$64,000 to $74,000 if single
    $104,000 to $124,000 if married filing jointly
     $65,000 to $75,000 if single
    If spouse covered by retirement
     plan, but you aren't, your IRA
     deduction phases out at:
    $193,000 to $203,000 in joint income $196,000 to $206,000 in joint income
    Eligibility to fund a Roth IRA
     phases out at these incomes:
    $193,000 to $203,000 if married filing jointly
     $122,000 to $137,000 if single
    $196,000 to $206,000 if married filing jointly
     $124,000 to $139,000 if single
    401(k) contribution limit: $19,000
     ($25,000 if age 50 or older)
    $19,500
     ($26,000 if age 50 or older)
    SIMPLE IRA contribution limit: $13,000
     ($16,000 if age 50 or older)
    $13,500
     ($16,500 if age 50 or older)
    SEP IRA contribution limit:2 25% of annual compensation,
     up to $56,000
    25% of annual compensation,
     up to $57,000

    1 There are no income eligibility limits for contributing to a Traditional IRA. But if you or your spouse are covered by a workplace retirement plan, income limits apply for deducting annual contributions. With a Roth IRA, various income eligibility limits apply. Please see the IRS website for current information: irs.gov/retirement-plans/traditional-and-roth-iras

    1 The employer makes contributions to a SEP IRA for employees. Limits in the table are for the employer.

    Source: IRS

    College
    2019 2020
    UGMA/UTMA account: Up to $15,000
     without worrying about gift tax
    Up to $15,000
     without worrying about gift tax
    Kiddie tax on unearned income: First $1,100 covered by child's exemption. First $1,100 covered by child's exemption.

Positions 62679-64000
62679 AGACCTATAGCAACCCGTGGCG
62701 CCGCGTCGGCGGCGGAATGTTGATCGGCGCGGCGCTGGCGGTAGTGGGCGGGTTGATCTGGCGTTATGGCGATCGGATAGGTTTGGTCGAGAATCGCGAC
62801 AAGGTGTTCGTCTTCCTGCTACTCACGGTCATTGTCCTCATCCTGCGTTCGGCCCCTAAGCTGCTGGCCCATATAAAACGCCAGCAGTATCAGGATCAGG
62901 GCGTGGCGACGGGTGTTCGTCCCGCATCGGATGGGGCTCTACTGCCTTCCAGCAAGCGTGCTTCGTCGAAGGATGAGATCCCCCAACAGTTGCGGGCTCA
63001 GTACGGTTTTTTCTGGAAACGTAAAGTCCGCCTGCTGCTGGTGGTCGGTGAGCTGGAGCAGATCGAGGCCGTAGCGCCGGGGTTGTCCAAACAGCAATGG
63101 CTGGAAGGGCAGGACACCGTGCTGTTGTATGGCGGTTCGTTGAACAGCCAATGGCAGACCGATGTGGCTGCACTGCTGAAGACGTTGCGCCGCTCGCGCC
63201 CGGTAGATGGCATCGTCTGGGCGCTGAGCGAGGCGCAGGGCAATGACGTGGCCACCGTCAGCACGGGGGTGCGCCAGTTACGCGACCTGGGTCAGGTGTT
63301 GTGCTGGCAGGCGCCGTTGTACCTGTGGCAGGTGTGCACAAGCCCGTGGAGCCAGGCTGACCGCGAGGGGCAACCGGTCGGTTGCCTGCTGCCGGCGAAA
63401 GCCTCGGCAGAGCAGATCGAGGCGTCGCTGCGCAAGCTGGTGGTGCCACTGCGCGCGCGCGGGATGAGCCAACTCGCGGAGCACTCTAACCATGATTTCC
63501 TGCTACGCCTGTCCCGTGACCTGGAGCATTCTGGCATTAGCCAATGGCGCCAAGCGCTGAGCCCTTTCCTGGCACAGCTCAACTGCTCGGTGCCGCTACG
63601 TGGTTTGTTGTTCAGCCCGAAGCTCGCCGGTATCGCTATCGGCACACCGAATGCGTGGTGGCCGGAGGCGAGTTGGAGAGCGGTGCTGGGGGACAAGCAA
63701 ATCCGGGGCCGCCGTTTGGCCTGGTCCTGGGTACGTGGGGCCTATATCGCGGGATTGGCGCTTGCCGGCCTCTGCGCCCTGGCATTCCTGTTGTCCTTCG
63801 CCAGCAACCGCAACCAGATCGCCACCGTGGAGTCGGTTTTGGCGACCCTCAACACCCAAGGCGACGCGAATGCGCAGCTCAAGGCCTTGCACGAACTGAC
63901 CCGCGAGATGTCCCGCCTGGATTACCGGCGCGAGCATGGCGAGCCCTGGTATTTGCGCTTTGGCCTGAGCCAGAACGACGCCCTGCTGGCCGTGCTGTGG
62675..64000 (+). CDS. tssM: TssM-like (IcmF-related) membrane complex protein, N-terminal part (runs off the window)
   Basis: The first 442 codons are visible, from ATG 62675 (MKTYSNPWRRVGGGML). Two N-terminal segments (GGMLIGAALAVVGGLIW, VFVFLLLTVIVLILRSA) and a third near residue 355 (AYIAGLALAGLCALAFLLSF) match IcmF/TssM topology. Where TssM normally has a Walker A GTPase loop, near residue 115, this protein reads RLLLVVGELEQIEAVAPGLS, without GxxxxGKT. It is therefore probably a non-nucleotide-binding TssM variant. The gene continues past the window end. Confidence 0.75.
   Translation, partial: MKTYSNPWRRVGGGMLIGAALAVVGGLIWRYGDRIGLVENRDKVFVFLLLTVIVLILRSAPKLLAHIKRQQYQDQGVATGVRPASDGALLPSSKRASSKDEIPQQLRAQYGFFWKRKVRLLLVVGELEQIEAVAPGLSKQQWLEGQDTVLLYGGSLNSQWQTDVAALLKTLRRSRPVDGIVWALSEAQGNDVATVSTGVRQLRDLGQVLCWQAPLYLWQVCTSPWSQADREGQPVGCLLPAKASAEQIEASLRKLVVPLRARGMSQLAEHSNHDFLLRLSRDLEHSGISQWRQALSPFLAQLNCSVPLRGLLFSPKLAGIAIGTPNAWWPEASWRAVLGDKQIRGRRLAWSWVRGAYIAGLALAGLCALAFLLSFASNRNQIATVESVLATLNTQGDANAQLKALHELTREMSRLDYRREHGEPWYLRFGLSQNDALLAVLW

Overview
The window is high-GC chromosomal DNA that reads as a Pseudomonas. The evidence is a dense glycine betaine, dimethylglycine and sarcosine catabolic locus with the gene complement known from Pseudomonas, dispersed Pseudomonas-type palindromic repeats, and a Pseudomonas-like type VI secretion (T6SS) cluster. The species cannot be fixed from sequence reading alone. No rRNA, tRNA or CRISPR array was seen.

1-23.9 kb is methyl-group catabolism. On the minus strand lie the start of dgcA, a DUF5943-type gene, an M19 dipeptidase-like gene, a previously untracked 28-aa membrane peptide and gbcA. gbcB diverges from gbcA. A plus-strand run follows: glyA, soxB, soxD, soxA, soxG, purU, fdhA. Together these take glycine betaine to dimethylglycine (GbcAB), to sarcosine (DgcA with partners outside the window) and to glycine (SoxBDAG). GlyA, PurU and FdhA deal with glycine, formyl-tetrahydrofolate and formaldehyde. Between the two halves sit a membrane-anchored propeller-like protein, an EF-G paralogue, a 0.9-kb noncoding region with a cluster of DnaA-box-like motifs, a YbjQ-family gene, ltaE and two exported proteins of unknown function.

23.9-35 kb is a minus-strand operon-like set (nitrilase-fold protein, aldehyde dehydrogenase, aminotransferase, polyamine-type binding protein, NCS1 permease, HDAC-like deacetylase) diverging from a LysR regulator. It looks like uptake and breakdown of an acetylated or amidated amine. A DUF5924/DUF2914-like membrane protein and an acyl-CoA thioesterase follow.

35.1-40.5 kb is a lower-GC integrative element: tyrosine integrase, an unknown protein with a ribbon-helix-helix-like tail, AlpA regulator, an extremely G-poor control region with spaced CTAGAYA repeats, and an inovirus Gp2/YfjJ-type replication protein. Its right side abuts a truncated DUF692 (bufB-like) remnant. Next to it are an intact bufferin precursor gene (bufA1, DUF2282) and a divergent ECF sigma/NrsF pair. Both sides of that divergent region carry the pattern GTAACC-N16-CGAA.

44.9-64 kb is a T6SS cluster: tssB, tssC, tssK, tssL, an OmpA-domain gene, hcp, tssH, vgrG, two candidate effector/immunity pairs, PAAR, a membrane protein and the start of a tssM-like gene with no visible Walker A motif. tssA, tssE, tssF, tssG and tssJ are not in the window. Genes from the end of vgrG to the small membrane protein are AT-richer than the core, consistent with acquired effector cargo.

529 college savings plans: Can contribute $75,0001
    and count it as your gift for next five years ($150,000 per married couple)
    Can contribute $75,0001
    and count it as your gift for next five years ($150,000 per married couple)
    Coverdell education
     savings account:
    $2,000 maximum contribution. $2,000 maximum contribution.
    Eligibility to contribute phases out at these incomes: $190,000 to $220,000 if married filing jointly
     $95,000 to $110,000 if single
    $190,000 to $220,000 if married filing jointly
     $95,000 to $110,000 if single
    Hope Scholarship/
     American Opportunity Credit:
    $2,500 maximum per student. $2,500 maximum per student.
    Phases out at these incomes: Phaseout begins at $160,000 if married filing jointly
     Phaseout begins at $80,000 if single
    Phaseout begins at $160,000 if married filing jointly
     Phaseout begins at $80,000 if single
    Lifetime Learning Credit: $2,000 maximum. $2,000 maximum.
    Phases out at these incomes: Phaseout begins at $116,000 if married filing jointly
     Phaseout begins at $58,000 if single
    Phaseout begins at $118,000 if married filing jointly
     Phaseout begins at $59,000 if single
    Education loan interest deduction: $2,500 maximum. $2,500 maximum.
    Phases out at these incomes: $140,000 to $170,000 if married filing jointly
     $70,000 to $80,000 if single
    $140,000 to $170,000 if married filing jointly
     $70,000 to $85,000 if single

    1Five times gift–tax exclusion.

    Source: IRS.